We need to cherish our public servants because they are the backbone of the real economy, not small businesses, not multinationals and certainly not the top bankers.

In a recession like this, the only source of demand in the economy is coming from the public sector. We hear much about how well-paid the public sector is, compared to the private sector.

First, tell that to a cleaner, or a classroom assistant or a nurse, or a dole clerk.

Second, the real pay gap is not between the private sector and the public sector in Northern Ireland . The real pay gap is the 20% difference between private sector workers here and private sector workers across the water. That is the real pay gap to contend with.

And yet Northern Ireland is sold to foreign investors by Invest Northern Ireland for its cheap labour. And we are supposed to be grateful for that.

If low wages created jobs we would not have 350,000 of our citizens unemployed or economically inactive. Low wages create poverty.

There is a third important point about the public sector you won’t hear about too often from our political classes or read about from the experts in the business press. The public sector spends more money on supporting the private sector than it does on paying public servants.

All the suppliers, who depend on contracts to the schools and public offices,

the service providers to the police and the health service,

the builders of roads and museums,

the profiteers of the Private Finance Initiative,

even the consultants so beloved by Northern Ireland Water,

they take a bigger slice of the public budget than the health workers and the firefighters and the police officers and the social workers and the teachers and the university scientists and all the other public servants put together.

So when you hear the common and cheap mantra from the CBI and the IOD and the usual suspects in the Belfast Telegraph and UTV and the Assembly about making the public sector more lean and mean, what you are hearing is the self-appointed cheerleaders for the private sector cutting off their nose to spite their own face. People operating out of self interest, not in the public interest.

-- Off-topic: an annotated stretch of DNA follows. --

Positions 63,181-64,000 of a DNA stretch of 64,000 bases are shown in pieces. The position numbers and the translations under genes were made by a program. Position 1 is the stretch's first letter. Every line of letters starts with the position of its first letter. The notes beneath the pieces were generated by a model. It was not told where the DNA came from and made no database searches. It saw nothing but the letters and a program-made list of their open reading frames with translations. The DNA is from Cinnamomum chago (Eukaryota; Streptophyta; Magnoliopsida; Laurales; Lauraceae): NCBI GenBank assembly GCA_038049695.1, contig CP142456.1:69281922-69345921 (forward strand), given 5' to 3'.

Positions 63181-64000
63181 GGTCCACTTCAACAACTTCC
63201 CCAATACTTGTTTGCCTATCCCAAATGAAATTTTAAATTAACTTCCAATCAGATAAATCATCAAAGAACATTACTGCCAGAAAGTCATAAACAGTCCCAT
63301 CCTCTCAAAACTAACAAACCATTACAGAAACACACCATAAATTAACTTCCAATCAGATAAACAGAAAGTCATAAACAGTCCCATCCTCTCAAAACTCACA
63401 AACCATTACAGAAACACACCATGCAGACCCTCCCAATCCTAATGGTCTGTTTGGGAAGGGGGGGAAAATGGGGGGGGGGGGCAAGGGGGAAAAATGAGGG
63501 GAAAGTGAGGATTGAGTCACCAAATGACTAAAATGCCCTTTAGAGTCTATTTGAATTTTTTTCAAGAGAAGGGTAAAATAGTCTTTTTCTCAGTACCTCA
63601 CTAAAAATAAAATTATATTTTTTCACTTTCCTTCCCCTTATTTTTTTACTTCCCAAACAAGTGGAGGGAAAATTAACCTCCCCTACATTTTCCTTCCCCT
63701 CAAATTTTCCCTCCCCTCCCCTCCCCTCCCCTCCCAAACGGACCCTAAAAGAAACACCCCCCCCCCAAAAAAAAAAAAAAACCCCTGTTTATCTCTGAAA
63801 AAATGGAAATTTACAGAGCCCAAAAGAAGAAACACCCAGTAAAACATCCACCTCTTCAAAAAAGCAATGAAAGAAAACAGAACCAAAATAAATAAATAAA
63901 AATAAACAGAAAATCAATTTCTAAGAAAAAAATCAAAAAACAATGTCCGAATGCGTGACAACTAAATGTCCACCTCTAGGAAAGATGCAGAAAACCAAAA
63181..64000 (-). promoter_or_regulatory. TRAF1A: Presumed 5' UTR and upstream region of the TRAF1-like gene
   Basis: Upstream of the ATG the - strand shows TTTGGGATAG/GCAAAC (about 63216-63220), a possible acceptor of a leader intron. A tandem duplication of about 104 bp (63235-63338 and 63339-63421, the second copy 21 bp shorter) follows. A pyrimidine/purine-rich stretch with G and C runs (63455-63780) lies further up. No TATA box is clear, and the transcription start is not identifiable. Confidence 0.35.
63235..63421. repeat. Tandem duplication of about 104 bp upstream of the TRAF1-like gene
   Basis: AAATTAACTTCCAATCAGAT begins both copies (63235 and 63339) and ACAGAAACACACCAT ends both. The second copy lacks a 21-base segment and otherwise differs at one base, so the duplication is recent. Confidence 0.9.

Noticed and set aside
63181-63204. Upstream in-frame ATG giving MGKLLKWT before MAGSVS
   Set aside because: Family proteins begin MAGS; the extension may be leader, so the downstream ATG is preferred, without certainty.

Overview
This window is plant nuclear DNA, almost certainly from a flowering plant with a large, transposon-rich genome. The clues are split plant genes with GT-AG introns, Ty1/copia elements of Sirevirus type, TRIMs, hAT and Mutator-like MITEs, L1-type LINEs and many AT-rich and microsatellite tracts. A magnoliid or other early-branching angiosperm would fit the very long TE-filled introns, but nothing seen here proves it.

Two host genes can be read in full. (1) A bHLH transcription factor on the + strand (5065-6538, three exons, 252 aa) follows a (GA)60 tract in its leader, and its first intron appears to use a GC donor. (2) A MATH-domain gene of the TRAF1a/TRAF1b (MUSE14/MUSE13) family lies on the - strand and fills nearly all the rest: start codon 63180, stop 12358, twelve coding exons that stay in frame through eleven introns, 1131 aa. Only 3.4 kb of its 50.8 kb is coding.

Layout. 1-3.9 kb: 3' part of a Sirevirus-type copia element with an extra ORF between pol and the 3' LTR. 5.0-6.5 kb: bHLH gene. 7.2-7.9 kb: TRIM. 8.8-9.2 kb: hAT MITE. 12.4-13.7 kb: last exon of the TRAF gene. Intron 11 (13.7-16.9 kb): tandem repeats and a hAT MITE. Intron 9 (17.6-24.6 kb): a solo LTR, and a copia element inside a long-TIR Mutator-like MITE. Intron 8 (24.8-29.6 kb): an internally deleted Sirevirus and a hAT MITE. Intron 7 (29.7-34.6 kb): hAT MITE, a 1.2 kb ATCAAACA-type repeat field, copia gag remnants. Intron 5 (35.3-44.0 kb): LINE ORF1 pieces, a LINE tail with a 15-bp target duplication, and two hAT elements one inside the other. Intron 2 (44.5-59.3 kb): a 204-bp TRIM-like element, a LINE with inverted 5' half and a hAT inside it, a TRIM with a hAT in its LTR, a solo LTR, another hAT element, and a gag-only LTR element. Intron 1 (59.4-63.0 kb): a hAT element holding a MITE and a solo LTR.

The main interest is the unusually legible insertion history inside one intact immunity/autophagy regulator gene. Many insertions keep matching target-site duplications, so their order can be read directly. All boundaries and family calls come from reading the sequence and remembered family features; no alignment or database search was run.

That is what I mean about the public sector as the backbone of our economy. Other speakers here today can make clearer than I, the huge social impact which public service workers make to the daily lives of all of us.

We should be grateful for that, of course, and show that gratitude and respect to every public servant we meet on a daily basis, from the bus driver, to the care assistant, to the traffic attendant to the postal worker.

Especially today, the postal workers of the Communications Workers Union who are making huge sacrifices to keep a universal postal service publicly owned and answerable to the people, not to some Chief Executive Officer who demands a salary of £1 million and yet refuses to meet his workers.

The message I am trying to get across to those who disparage the public sector is its vital role in keeping Northern Ireland afloat now, in this recession, just as they did in the darkest years of our recent past.

Any so-called economist or business expert, or any of their cheerleaders in the press or the Assembly who cannot see that bigger picture is not up to their job. If we must make cuts in employment, maybe we could start with them.

This meeting is as important as when we were here last March, after the murders in Masserene and Craigavon. Then, we were here to defend our democracy.

Now, we are demanding that the democracy we defended does its bit for our economy and our shared society.

Last April, we were here again to defend the workers at Visteon and Nortel and Shorts who were facing job losses in the private sector. We are here today and still sending the same message.

What unites workers is their common humanity, - we do not recognise false distinctions between workers in the public or the private sector.

Support the public sector.

Support decent jobs and pensions for all workers.

Challenge those who make ignorant assumptions about what makes an economy efficient.

Oppose those who try to plant a wedge between private sector workers and public sector workers.

Build an alternative vision for a Northern Ireland which is fit for purpose, for all of its inhabitants.

Thanks for listening.